The Leonid meteor shower hit its zenith over the weekend, and you didn’t even need a telescope to see it. You did need a warm blanket, but all you had to do was lay down on your back to enjoy a great show. A meteor is a space rock, or meteoroid, that enters the Earth’s atmosphere, and as it falls to Earth, the air resistance makes it extremely hot. What we see is a “shooting star.” When Earth encounters many meteoroids at once, we call it a meteor shower.

Similarly, a “meteor shower” is getting ready to “hit” Washington D.C. as the Mueller investigation is nearing its conclusion. Washington Whispers have it that some meteoric “bomb shells” are going to be revealed. What the impact will be on the equity markets is difficult to analyze, but in an attempt to do so, we reviewed our notes of 1972, 1973, and 1974. President Nixon was reelected in November of 1972, and shortly thereafter, the Watergate scandal news surfaced. In March-April of 1973, the scandal heated-up as Magruder admits perjury with the D-J Industrials trading around 1000. On April 17, 1973, Presidential News Secretary Ziegler declares all previous statements about Watergate are “inoperative”, leaving the Industrials at ~925. From there, the senior index bobs and weaves until eventually bottoming at 851.90 in August 1973 and then rallying back to 987.06 in October. On October 10, Vice President Agnew resigns, and on October 23, President Nixon announced he will release the Watergate tapes, and the Industrials began to slide. The slide subsided in December 1973 around 788 and stabilized there, followed by a throwback rally to 891 in March 1974 where a secondary stock slump began. That decline would see the Industrials fall to 577.60 on December 6, 1974 as the news backdrop read: more Watergate disclosers, President Nixon resigns, Franklin National Bank collapses in the biggest bank failure in U.S. history, the investing public pull in their horns as the economy sinks into the worst recession since the 1930s, new cars sales plunge 34%, housing starts are at an eight-year low, and Americans are allowed to legally buy gold.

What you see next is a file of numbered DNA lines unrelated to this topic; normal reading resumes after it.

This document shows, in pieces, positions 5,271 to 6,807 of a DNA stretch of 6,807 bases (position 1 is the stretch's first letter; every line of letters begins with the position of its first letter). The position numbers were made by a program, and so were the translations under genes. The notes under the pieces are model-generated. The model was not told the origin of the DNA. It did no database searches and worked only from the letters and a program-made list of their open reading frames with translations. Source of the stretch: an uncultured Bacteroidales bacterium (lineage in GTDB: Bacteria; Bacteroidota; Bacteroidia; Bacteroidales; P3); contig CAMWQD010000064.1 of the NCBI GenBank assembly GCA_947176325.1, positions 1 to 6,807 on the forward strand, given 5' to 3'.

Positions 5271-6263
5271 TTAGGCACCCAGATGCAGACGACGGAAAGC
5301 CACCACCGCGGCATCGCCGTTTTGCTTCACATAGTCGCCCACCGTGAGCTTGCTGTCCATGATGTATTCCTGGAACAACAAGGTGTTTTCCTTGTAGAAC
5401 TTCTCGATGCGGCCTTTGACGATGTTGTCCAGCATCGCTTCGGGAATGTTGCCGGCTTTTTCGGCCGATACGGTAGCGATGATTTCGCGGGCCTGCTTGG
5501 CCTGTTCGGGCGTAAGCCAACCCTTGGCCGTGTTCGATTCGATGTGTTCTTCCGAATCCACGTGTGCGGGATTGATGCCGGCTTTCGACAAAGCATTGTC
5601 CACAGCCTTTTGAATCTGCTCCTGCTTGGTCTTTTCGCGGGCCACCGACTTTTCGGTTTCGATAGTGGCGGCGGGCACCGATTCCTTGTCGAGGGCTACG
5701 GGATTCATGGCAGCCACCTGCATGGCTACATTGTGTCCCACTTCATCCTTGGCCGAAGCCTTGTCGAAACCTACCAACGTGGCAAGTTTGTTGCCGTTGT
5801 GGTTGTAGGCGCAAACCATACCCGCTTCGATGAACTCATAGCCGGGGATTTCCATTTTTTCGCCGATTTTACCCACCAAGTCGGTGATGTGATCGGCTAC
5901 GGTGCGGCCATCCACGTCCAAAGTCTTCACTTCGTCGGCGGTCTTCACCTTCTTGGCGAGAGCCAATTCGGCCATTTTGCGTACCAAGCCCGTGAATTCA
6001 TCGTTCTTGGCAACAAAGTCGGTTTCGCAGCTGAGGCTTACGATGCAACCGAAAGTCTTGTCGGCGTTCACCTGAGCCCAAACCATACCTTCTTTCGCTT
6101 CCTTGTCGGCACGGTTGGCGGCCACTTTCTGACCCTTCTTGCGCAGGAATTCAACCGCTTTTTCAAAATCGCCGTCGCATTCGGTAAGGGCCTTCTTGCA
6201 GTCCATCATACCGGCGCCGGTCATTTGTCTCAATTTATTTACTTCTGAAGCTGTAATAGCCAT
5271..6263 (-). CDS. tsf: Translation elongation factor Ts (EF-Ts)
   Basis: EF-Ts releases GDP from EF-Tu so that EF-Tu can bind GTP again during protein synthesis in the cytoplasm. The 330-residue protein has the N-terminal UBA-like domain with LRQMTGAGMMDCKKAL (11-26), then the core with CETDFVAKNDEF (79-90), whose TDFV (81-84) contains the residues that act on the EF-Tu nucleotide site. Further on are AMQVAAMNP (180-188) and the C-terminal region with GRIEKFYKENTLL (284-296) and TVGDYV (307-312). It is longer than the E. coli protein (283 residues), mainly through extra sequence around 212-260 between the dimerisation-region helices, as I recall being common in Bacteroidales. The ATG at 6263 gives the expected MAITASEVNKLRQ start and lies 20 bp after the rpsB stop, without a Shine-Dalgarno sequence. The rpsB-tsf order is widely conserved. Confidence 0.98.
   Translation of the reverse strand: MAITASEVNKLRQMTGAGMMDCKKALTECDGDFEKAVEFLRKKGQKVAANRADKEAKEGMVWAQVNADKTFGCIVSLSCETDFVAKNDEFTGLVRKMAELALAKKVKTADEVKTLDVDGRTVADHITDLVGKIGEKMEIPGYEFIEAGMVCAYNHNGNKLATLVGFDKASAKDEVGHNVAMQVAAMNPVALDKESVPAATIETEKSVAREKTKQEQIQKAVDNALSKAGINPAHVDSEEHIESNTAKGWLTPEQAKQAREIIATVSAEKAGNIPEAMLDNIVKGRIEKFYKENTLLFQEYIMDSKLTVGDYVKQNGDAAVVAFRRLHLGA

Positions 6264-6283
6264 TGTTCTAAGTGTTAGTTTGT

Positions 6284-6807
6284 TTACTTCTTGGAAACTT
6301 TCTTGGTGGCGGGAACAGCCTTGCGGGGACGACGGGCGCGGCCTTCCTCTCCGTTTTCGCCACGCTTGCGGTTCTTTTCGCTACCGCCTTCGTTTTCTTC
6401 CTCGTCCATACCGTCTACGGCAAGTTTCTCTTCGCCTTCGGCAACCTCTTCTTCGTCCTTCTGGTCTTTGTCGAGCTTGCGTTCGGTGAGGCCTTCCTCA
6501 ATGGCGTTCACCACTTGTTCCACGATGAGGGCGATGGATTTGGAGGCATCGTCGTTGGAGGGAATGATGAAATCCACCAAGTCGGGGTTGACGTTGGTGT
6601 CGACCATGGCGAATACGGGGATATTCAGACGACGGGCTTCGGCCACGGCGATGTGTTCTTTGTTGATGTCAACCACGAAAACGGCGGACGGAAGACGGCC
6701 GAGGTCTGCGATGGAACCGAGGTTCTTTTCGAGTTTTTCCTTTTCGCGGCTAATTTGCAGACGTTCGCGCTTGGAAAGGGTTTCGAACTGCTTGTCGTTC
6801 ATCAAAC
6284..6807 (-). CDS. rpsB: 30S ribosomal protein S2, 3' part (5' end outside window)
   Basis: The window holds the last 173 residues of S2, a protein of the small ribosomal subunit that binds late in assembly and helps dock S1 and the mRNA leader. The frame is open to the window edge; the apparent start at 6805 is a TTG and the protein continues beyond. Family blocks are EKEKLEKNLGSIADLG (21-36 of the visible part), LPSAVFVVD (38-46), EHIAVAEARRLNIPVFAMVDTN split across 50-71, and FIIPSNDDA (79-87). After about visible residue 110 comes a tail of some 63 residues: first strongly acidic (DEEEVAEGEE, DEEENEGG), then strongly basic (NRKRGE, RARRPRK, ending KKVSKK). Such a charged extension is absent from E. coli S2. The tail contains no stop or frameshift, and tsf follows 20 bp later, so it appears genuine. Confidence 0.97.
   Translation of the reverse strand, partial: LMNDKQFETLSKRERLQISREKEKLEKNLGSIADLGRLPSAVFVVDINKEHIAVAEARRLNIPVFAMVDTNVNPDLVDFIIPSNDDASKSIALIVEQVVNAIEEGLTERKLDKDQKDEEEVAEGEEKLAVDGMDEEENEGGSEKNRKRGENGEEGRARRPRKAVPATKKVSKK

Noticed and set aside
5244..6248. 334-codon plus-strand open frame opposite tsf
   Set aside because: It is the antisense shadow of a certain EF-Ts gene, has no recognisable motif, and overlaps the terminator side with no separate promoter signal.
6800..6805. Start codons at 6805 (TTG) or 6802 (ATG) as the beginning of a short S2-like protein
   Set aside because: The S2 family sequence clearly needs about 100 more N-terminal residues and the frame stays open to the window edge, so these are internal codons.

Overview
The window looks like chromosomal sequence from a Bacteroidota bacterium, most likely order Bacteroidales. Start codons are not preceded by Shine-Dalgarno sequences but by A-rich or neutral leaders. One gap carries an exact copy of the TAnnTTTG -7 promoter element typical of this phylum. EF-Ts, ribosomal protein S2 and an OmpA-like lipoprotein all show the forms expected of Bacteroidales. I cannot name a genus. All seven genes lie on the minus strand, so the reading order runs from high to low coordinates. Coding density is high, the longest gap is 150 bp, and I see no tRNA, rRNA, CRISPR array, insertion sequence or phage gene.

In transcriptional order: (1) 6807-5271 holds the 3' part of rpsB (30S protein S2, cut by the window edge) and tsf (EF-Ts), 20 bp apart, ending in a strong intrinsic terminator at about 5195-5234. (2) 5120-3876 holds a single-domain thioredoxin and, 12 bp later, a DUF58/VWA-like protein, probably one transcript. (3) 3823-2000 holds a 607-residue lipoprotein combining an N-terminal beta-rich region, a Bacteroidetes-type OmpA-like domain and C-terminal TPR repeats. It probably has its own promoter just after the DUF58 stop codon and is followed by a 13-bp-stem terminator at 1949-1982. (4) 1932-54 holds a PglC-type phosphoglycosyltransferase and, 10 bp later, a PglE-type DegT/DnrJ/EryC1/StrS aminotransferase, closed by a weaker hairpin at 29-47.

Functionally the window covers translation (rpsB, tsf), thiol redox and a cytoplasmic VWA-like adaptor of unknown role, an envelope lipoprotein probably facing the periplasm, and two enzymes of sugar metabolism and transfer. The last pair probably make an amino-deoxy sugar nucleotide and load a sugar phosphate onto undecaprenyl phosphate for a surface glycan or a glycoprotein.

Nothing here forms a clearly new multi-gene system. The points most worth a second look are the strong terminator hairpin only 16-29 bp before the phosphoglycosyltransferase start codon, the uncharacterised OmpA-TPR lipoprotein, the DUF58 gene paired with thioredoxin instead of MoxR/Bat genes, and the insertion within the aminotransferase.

It was in December 1974 we penned our first strategy report, noting that stocks were trading below “known values” and should be accumulated. For example, in 1974, there were stocks trading below cash per share. Another “tell” was when we called on Laurence Alan “Larry” Tisch (Chairman of Lowe’s Corporation) and asked him why he was buying shares of Overseas Ship Group. He responded, “Because I can buy the entire company out at its current market capitalization, melt down all the ships, and sell the scrap steel for three times what I am paying for the stock.” It was also in December 1974 that the D-J Industrials were smashed to a 12-year low, but the D-J Transportation Average refused to confirm the downside (a Dow Theory downside non-confirmation), and subsequently, a Dow Theory “buy signal” was registered and the 1973 to 1974 bear market ended.